I should know this but it is frusterating me: story problem

• Jan 4th 2008, 11:05 AM
Audriella
I should know this but it is frusterating me: story problem
I dont know what it is with me and story problems but i can never seem to figure them out no matter how long i try.

so for your help i will be eternally grateful. :)

How many pounds of hamburger worth \$1.05 per pound must be mixed with 60 pounds of hamburger worth \$0.90 per poundto produce hamburger worth\$1.00 per pound?
• Jan 4th 2008, 11:38 AM
colby2152
Quote:

Originally Posted by Audriella
I dont know what it is with me and story problems but i can never seem to figure them out no matter how long i try.

so for your help i will be eternally grateful. :)

How many pounds of hamburger worth \$1.05 per pound must be mixed with 60 pounds of hamburger worth \$0.90 per poundto produce hamburger worth\$1.00 per pound?

Let \$\displaystyle x\$ be the pounds of missing hamburger!

\$\displaystyle 1.05x+.9*60=(60+x)*1\$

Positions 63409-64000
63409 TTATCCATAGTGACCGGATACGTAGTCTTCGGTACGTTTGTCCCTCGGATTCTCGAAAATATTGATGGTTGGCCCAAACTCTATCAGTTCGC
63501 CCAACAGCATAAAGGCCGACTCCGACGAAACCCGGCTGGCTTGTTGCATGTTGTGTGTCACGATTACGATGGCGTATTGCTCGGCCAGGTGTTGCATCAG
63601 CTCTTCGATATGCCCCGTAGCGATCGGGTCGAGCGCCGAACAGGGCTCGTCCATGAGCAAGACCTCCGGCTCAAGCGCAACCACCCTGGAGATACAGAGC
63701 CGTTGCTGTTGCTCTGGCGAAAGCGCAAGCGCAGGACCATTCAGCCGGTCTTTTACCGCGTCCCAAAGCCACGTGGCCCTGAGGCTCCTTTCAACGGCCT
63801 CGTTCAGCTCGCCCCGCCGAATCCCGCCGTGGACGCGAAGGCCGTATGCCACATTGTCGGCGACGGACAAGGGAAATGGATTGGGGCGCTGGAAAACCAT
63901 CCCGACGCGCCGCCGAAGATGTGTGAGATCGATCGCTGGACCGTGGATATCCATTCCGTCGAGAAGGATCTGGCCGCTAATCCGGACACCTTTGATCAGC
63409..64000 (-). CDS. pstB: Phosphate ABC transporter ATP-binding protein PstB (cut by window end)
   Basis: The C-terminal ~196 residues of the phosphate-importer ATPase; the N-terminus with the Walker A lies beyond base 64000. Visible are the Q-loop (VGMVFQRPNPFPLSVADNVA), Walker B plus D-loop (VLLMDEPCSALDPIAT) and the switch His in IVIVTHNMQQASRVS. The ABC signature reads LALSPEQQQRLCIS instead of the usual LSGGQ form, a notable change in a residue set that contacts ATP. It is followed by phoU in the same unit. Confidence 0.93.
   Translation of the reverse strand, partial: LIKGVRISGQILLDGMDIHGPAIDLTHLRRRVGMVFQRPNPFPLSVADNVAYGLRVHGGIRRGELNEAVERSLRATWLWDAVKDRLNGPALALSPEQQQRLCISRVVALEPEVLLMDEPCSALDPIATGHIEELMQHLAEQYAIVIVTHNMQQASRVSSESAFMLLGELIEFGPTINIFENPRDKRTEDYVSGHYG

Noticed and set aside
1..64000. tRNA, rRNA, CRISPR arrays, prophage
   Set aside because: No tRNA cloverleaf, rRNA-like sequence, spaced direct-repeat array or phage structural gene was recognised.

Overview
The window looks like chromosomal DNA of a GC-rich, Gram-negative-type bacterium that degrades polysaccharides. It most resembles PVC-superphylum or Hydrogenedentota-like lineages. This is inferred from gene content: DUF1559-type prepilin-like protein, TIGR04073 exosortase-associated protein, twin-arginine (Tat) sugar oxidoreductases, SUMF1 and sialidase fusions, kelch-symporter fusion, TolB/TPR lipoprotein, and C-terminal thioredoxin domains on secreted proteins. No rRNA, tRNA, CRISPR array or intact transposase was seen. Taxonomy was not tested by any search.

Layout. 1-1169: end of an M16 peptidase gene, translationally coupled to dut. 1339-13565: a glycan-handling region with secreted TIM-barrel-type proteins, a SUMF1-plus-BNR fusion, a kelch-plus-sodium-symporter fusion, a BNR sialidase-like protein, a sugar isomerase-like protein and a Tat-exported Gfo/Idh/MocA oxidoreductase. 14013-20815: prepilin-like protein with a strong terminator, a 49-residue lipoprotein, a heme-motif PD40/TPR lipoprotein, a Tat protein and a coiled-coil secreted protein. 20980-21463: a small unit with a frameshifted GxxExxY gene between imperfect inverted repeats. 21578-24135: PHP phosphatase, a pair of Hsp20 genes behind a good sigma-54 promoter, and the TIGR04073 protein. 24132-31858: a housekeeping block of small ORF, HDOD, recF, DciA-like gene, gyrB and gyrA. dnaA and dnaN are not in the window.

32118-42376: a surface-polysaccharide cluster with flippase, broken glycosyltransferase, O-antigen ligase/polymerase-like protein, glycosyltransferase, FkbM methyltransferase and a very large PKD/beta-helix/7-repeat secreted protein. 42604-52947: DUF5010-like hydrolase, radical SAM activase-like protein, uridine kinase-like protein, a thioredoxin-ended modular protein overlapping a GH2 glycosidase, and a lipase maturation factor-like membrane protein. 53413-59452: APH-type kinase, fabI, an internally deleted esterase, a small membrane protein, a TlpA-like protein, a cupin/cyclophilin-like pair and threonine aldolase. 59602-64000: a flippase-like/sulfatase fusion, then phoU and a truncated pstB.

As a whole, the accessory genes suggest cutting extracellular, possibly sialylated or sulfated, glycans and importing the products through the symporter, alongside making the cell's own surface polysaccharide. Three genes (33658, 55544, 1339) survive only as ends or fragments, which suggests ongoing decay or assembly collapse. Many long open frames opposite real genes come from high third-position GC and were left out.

\$\displaystyle 1.05x+54=60+x\$

\$\displaystyle 0.05x=6\$

\$\displaystyle x=120\$ pounds
• Jan 4th 2008, 11:43 AM
Audriella
Thanks
and i know i should have known that
but thank you.
• Jan 4th 2008, 11:44 AM
Jhevon
Colby is correct, but just to explain what happened here:

Let \$\displaystyle x\$ be the amount we require

Then at the end we will have \$\displaystyle x + 60\$ pounds of hamburger. We want this to cost \$1 per pound. So the cost will be \$\displaystyle 1(x + 60) = x + 60\$

Now the cost of the 60-pound hamburger is: \$\displaystyle 60(0.90) = 54\$
And the cost of burger \$\displaystyle x\$ is: \$\displaystyle 1.05x\$

We want the total cost to be the same as \$\displaystyle x + 60\$, hence we have:

\$\displaystyle 54 + 1.05x = x + 60\$

Now solve for \$\displaystyle x\$, and you will get Colby's answer